Bad company

One defective eye can spoil the other. Early detection and treatment helps

Published: Monday 15 November 1999

 Correct vision: a definite po two separate studies report that the visual experience of one eye influences the growth and subsequent quality of vision in the other. Previously, it was believed that a problem existing in one eye -- a cataract or nearsightedness, for instance -- would have no ill effect on the other, normal eye. The studies by researchers Dolores Bradley and Alcides Fernandes from the Yerkes Primate Research Centre, Emory University, Atlanta, Georgia, further substantiate growing evidence thatright from infancy, visual development is influenced by a control system.This system integrates the two eyesand its functioning is dependentnot merely on birth but the associated environmental factors in which achild grows up ( Investigative Ophthalmology & Visual Science ,Vol 40, No 1; and Vision Research ,Vol 39, No 16).

The discovery of how this inter-ocular control system works is a major step towards prevention of problems like myopia, a condition affecting approximately a quarter of the global urban population.

Though the research was done on monkeys, the results have eventual clinical applications for humans aswell because their visual systemis designed for two eyes to act asone. Bradley, a vision research scientist, and Fernandes, a paediatric ophthalmologist, used monkeys as modelsfor conditions affecting the visualsystem in children. Their findingssuggest that infants' eyes should be checked in the first year itself, so that a problem in one eye can be detected early, and prevent it from disrupting the growth of the other eye.

Parents, even in developed countries like the uk , often wait until their children reach the schooling age to have their eyes checked. By then, subtle problems in one eye may have already damaged the healthy eye as well. "Our ultimate goal is to find a way to predict the course of normal eye growth, to work out a schedule so that if an infant at six months or one year is not developing properly, clinicians could intervene to get him back on track," says Bradley. Such intervention, she says, could save a child from myopia, hyperopia (farsightedness) or strabismus (crossed-eyes), all of which would otherwise affect the child for life. Such problems inhibit depth perception or the ability to see fine detail and general visual acuity, limiting an individual's activities.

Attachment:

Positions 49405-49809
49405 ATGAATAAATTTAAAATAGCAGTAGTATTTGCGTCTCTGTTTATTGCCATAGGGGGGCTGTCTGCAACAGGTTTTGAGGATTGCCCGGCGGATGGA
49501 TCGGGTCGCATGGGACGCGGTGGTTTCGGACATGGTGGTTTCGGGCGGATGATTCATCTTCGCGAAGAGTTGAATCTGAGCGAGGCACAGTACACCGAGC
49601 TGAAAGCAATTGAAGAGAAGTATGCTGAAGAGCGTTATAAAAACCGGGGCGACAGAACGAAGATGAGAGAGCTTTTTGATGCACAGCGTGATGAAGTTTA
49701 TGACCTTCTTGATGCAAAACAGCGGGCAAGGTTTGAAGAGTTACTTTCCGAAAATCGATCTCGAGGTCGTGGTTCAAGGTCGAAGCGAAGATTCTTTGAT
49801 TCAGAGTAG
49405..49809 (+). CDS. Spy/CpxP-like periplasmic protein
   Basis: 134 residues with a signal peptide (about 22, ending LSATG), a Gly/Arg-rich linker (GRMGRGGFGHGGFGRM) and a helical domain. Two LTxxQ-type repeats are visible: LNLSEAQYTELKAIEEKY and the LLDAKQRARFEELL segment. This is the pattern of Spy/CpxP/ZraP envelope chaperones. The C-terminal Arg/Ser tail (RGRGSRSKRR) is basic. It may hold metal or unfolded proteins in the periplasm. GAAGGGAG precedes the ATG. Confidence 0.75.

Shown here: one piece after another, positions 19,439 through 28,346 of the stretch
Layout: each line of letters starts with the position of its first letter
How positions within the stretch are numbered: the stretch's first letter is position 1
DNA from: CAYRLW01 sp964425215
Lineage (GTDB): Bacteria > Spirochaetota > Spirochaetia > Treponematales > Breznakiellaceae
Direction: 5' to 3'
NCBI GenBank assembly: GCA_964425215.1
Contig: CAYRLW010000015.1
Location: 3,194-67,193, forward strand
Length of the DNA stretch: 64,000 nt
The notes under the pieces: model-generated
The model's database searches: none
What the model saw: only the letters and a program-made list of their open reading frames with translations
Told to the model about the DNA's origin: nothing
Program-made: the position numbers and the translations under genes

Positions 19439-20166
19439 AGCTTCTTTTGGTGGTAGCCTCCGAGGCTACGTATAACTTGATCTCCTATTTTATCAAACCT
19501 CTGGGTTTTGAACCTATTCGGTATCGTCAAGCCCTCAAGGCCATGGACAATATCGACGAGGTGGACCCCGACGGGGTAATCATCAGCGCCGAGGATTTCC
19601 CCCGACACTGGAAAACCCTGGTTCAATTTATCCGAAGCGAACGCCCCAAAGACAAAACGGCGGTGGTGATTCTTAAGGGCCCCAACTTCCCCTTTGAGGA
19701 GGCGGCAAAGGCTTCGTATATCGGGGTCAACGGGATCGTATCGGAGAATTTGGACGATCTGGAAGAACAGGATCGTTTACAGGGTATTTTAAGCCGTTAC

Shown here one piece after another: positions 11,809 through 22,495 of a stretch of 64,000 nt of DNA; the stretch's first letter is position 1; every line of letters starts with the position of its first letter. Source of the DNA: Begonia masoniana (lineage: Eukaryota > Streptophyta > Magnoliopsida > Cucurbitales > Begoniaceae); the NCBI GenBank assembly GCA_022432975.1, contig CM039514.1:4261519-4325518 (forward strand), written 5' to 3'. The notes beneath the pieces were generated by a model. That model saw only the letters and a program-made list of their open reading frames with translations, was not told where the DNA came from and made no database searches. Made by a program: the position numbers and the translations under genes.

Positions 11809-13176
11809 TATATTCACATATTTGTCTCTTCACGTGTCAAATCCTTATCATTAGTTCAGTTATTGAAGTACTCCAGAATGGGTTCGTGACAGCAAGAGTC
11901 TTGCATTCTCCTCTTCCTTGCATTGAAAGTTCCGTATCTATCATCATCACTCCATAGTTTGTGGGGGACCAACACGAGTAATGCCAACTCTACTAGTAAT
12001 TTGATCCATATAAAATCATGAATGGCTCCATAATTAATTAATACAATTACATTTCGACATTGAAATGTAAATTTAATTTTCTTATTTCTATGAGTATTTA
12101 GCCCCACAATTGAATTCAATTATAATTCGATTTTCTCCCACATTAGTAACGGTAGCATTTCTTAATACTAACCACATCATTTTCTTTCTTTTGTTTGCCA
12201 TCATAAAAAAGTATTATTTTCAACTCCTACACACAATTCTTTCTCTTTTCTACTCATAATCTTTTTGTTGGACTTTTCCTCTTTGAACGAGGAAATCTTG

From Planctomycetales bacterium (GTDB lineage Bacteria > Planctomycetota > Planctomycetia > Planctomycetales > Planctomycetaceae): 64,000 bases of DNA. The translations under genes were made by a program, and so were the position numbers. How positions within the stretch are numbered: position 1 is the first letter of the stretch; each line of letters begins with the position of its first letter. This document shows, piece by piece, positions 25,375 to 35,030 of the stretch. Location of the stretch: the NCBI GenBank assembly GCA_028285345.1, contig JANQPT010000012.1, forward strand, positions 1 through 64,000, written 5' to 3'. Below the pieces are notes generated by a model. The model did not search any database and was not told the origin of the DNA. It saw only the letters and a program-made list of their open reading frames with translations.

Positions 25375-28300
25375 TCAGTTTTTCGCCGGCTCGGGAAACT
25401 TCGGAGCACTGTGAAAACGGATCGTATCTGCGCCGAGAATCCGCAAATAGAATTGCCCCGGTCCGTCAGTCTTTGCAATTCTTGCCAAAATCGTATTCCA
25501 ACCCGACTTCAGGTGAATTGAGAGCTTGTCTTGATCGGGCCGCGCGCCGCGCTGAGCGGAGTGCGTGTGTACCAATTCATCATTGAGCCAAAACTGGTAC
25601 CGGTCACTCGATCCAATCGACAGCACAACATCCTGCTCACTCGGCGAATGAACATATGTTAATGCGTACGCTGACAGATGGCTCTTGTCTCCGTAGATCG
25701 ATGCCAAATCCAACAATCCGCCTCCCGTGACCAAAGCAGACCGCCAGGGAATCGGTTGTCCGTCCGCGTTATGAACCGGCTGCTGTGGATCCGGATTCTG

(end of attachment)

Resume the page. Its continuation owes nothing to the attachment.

Both monkeys and humans start life with their eyes not fully developed; the eyeball is too short for the eye's powerful optic capability. As babies grow, the eyes grow in length, so that by age one in monkeys and age four in humans, about 95 per cent of the growth is complete. This is about a seven millimetre increase -- the right length for normal vision with no refractive error.

Refraction refers to the deflectionof a ray of light as it enters the eye. Asit goes in, the light is bent or refracted. With normal vision, the image of adistant target comes into focus on the surface of a retina located at the backof the eye. In a myopic (nearsighted) eye, the image comes into focusbefore the retina; in the hyperopic(farsighted) eye, the image is focussed past the retina.

Earlier, it was thought that each eye had its own regulatory mechanism. "Now we see that they work together, so whichever corrective prescription you give to a child it may affect the development of both eyes," says Fernandes. The finding also allows to exercise at least some control over how our eyes develop.

"Instead of having people wait to develop myopia and treat it in adulthood," says Bradley, "we hope that this type of study will allow us to find out very early in life if myopia is likely to occur later, so we can correct the visual input to prevent it. That's why we study eye growth, to see if it can be influenced to prevent or reduce the need for glasses and slow down the inevitable progression of myopia as a function of age." For instance, a child who is myopic at seven is even more so at 20. If eye care experts could know that a four-year-old child is going to be myopic at seven, they could impose some form of external correction to manipulate growth so the eyes don't get defective.

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